The first line of support that you receive at your GP office, whether you telephone or are at the front desk, is with the doctor’s assistant. (S)he will assist you in making an appointment with the GP or another professional at the practice. The GP’s assistant is a medical professional and has an obligation of confidentiality – just like the GP itself.
A doctor’s assistant is professionally trained to provide advice on a wide variety of ailments and illnesses and is able to discuss lab or test results with the patient. They are fully qualified and trained to provide a variety of treatments and tests for patients both independently and under the doctor’s orders. For example: treatments that they can provide include- Pap smears, urine tests, blood pressure checks, injections, glucose testing and removal of ear wax. Under the direction of the GP they are trained to do- EKG testing, visual exams, remove stitches, treat wounds and warts, and many other treatments and tests that the doctor recommends.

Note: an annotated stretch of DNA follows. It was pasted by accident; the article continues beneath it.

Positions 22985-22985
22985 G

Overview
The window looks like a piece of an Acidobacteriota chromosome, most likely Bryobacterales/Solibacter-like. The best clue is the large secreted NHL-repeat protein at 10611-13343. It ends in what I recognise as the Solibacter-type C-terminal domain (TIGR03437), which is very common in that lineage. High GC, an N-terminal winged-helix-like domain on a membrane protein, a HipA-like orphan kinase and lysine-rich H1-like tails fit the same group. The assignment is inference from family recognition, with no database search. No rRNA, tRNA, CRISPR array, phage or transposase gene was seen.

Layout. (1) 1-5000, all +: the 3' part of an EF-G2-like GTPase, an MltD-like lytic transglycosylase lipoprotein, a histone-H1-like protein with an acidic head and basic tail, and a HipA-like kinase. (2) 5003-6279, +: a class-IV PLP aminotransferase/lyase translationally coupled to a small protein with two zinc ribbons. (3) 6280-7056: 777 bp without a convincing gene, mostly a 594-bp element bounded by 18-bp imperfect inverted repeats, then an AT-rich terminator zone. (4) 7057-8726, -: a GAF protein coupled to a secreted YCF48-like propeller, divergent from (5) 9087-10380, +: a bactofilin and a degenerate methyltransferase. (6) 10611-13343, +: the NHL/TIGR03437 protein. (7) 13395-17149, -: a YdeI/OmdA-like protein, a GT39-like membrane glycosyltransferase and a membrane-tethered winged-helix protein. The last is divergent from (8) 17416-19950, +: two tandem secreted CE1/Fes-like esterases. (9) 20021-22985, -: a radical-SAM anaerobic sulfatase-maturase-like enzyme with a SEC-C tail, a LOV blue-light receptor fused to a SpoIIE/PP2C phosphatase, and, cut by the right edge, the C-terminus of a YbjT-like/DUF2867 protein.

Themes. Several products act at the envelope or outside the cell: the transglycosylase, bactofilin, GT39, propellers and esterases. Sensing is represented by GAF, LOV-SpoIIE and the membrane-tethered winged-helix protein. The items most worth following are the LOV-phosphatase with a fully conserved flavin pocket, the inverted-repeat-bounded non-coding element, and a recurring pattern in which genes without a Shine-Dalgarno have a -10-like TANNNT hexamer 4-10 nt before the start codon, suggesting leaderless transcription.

The role of the nurse practitioner (‘Praktijkondersteuner – POH’) includes many tasks including medical and nursing work, in close consultation with the GP. The care of the nurse practitioner is particularly focused on chronic patients, such as diabetics, people with a heart disease or COPD and elderly (‘POH-Ouderen’). There are also nurse practitioners who have specialized in mental health care (‘POH-GGZ’).